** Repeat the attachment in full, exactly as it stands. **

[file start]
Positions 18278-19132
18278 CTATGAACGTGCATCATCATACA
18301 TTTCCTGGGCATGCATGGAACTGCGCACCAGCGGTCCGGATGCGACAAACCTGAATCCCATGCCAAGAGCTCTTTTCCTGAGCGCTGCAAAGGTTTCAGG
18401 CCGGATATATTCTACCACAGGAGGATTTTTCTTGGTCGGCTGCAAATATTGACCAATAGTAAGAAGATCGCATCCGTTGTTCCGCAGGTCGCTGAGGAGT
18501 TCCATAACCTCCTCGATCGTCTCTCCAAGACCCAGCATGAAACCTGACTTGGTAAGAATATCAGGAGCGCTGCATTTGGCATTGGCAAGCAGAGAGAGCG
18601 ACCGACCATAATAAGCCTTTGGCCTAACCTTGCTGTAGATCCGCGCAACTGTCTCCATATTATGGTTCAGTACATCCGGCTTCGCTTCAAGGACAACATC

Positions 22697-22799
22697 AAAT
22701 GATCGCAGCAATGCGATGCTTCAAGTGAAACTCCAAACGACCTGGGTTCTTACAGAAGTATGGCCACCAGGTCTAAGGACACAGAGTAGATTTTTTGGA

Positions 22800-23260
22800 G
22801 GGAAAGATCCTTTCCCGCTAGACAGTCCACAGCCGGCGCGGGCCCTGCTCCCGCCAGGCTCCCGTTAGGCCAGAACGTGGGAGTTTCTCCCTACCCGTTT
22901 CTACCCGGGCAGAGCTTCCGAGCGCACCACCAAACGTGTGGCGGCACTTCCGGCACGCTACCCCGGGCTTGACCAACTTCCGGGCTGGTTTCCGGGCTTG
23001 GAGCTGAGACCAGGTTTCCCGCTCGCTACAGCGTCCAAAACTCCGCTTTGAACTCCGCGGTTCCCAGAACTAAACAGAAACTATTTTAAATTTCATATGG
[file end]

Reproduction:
Positions 18278-19132
18278 CTATGAACGTGCATCATCATACA
18301 TTTCCTGGGCATGCATGGAACTGCGCACCAGCGGTCCGGATGCGACAAACCTGAATCCCATGCCAAGAGCTCTTTTCCTGAGCGCTGCAAAGGTTTCAGG
18401 CCGGATATATTCTACCACAGGAGGATTTTTCTTGGTCGGCTGCAAATATTGACCAATAGTAAGAAGATCGCATCCGTTGTTCCGCAGGTCGCTGAGGAGT
18501 TCCATAACCTCCTCGATCGTCTCTCCAAGACCCAGCATGAAACCTGACTTGGTAAGAATATCAGGAGCGCTGCATTTGGCATTGGCAAGCAGAGAGAGCG
18601 ACCGACCATAATAAGCCTTTGGCCTAACCTTGCTGTAGATCCGCGCAACTGTCTCCATATTATGGTTCAGTACATCCGGCTTCGCTTCAAGGACAACATC

Positions 22697-22799
22697 AAAT
22701 GATCGCAGCAATGCGATGCTTCAAGTGAAACTCCAAACGACCTGGGTTCTTACAGAAGTATGGCCACCAGGTCTAAGGACACAGAGTAGATTTTTTGGA

Positions 22800-23260
22800 G
22801 GGAAAGATCCTTTCCCGCTAGACAGTCCACAGCCGGCGCGGGCCCTGCTCCCGCCAGGCTCCCGTTAGGCCAGAACGTGGGAGTTTCTCCCTACCCGTTT
22901 CTACCCGGGCAGAGCTTCCGAGCGCACCACCAAACGTGTGGCGGCACTTCCGGCACGCTACCCCGGGCTTGACCAACTTCCGGGCTGGTTTCCGGGCTTG
23001 GAGCTGAGACCAGGTTTCCCGCTCGCTACAGCGTCCAAAACTCCGCTTTGAACTCCGCGGTTCCCAGAACTAAACAGAAACTATTTTAAATTTCATATGG